A Cochrane review of 1,332 patients enrolled in eleven randomized, placebo-controlled trials of β2-agonists demonstrated that treated women were less likely to deliver within 48 hours (relative risk [RR] 0.63; confidence interval [CI] 0.53-0.75) but not within 7 days.13 Perinatal mortality and neonatal morbidity were not reduced in these populations. A recent systematic review and network meta-analysis of 95 randomized controlled trials investigating tocolytic therapy concluded that the probability of delivery being delayed by at least 48 hours with β2-agonists had an odds ratio of 2.41 (95% credible interval 1.27–4.55) compared with placebo. No improvement in neonatal outcomes was demonstrated over placebo. Side effects requiring a change of agent were highest for β2-agonists (22.68, 7.51, to 73.67).8 Given the adverse effect profile, however, betamimetic use is limited in labor and delivery units.
Calcium channel blockers
Dihydropyridine calcium channel blockers, eg, nifedipine and nicardipine, act on L-type calcium channels to inhibit calcium influx into myometrial cells. Reduced intracellular calcium concentrations prevent activation of myosin light chain kinase, and thereby myometrium contraction.
While the route and dosage regimen of nifedipine differs between studies, the majority administer oral or sublingual loading doses of 10–30 mg immediate-release nifedipine, repeated every 15–20 minutes for the first hour followed by 10–20 mg orally every 4–8 hours.18 Adverse events associated with nifedipine are usually mild and related to peripheral vasodilation, eg, flushing. In normotensive women with no underlying heart disease, there is typically minimal effect on blood pressure due to a compensatory rise in heart rate and stroke volume. If hypotension occurs, it is typically within the first few hours after initiation and is more likely when nifedipine is administered sublingually.19 Other adverse events, most of which occur rarely and in women with other risk factors, include pulmonary edema, dyspnea, and myocardial infarction.19
Nifedipine is the most commonly studied calcium channel blocker, and several meta-analyses support its effectiveness for acute tocolysis. A Cochrane review of calcium channel blockers for acute tocolysis, including 12 randomized controlled trials of 1,029 patients, found that these agents were effective in delaying birth for 7 days and past 34 weeks’ gestation.20 A more recent meta-analysis,18 including 26 studies of 2,179 women, found no difference between nifedipine and other tocolytics in delaying birth at 48 hours. However, women treated with nifedipine were less likely to deliver within 7 days and more likely to deliver at >37 weeks’ gestation than those taking β2-adrenergic receptor antagonists. Nifedipine was associated with fewer maternal adverse events than other tocolytics.18 A recent decision analysis and network meta-analysis both found that calcium channel blockers would be the preferred first-line tocolytic with regard to several important outcomes.8,9
Because of its familiarity and presumed safety, magnesium sulfate has been a mainstay of tocolytic therapy since 1971.21 Proposed mechanisms of action include competition with calcium at motor end plates and/or at plasma membrane voltage-gated channels. Antagonizing calcium at the motor end plate prevents release of acetylcholine into the synaptic cleft and transmission of excitation. Obstructing calcium at plasma membrane voltage-gated channels prevents its intracellular influx and activation of myosin light chain kinase which is required for myometrial contractility.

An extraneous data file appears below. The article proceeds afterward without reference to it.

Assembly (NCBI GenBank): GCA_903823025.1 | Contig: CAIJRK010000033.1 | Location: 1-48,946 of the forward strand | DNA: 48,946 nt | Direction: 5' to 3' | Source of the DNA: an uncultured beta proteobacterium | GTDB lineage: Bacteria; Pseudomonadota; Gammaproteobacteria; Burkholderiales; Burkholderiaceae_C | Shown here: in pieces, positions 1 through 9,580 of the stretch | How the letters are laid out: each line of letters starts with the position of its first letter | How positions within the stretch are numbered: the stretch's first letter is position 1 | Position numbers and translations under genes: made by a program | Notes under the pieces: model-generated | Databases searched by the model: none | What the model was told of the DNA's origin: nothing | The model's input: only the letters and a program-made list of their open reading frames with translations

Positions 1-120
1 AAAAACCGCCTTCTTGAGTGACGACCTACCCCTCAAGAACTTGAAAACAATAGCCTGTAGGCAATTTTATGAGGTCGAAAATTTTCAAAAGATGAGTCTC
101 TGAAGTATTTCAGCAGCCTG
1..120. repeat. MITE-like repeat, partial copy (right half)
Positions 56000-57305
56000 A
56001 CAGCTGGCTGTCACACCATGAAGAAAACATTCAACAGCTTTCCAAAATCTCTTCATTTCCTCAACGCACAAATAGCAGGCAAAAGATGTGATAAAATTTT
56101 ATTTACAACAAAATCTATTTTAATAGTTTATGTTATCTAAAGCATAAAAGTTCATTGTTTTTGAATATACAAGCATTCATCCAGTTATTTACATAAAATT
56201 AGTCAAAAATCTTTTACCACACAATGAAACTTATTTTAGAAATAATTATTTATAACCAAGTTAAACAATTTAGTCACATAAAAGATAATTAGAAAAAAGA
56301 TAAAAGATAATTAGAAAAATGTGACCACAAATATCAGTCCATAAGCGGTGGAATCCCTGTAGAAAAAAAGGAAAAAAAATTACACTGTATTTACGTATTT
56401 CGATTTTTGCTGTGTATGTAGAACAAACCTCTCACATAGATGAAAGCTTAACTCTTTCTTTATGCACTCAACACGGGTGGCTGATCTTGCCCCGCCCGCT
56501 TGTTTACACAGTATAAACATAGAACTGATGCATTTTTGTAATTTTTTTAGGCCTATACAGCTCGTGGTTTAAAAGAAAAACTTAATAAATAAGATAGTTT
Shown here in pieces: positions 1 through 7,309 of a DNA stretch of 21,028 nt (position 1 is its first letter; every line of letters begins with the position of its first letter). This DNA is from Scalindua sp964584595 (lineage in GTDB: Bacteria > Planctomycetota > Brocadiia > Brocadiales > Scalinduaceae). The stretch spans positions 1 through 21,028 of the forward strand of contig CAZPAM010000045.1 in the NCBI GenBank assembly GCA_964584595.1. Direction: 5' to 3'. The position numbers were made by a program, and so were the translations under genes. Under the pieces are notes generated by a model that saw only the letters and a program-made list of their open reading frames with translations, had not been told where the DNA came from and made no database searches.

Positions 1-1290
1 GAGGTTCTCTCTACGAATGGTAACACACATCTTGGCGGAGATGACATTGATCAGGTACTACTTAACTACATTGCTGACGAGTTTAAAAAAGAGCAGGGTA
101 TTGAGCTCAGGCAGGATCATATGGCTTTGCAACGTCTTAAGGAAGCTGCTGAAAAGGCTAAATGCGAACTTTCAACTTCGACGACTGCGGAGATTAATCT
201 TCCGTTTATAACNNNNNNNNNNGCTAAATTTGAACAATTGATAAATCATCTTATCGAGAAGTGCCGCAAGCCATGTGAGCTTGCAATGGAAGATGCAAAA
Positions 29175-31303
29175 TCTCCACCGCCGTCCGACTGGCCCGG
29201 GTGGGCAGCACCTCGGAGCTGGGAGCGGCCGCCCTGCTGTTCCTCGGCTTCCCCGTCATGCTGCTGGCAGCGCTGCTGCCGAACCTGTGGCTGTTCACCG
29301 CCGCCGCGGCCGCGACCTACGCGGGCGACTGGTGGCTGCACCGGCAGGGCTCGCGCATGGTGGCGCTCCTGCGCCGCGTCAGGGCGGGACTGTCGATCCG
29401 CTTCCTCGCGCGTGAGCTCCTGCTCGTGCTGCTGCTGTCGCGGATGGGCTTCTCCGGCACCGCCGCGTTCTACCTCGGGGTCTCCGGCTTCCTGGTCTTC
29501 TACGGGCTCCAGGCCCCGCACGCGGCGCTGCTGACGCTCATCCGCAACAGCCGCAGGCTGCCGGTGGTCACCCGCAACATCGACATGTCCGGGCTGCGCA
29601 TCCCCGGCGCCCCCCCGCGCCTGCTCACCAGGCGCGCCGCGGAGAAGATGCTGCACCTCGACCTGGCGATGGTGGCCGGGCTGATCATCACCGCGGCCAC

Magnesium sulfate must be administered intravenously to attain therapeutic levels. A loading dose of 4–6 g in 10%–20% solution over 30 minutes is followed by a continuous infusion of 2 g per hour.22 The therapeutic effect does not rely on serum magnesium levels because mean serum levels have been found to be similar between patients with successful and failed tocolysis.23 The infusion rate is titrated until a maximum of 4 g/hour is reached or until the patient has less than one contraction per 10 minutes. Calcium gluconate should be readily available for reversal of any toxic side effects. Maintenance therapy is sometimes continued until the antenatal steroid course is completed.24 Maternal side effects with magnesium sulfate therapy can range from mild (eg, flushing and somnolence) to severe (eg, respiratory depression and cardiac arrhythmias).
A 2012 network meta-analysis of tocolytics showed probabilities of magnesium sulfate being ranked in the top three most efficacious classes and the bottom three or least efficacious classes of 63% and 5%, respectively.8 A systematic review comparing magnesium sulfate with no treatment or placebo demonstrated that magnesium sulfate did not significantly reduce the risk of birth within 48 hours (RR 0.75, 95% CI 0.54–1.03), and despite limitations in study design, further concluded that there was no evidence of magnesium sulfate having a clinically important tocolytic effect.25 This same review assessed 15 comparative trials, but must be interpreted with caution because of inadequate power to evaluate equivalence among tocolytics and detected no relationship between the effectiveness of magnesium sulfate and other tocolytics. For delivery within 48 hours of initiation of treatment, summary risk ratios were: magnesium versus beta-adrenergic agonists (RR 1.23, 95% CI 0.70–2.17), versus calcium channel blockers (RR 1.06, 95% CI 0.63–1.78), versus cyclooxygenase inhibitors (RR 0.84, 95% CI 0.49–1.45), and versus any control, whether active or placebo (RR 0.90, 95% CI 0.72–1.13).25 Magnesium sulfate has seen a resurgence in use due to the documented neuroprotective effect for the preterm infant, but that is outside the scope of this review.2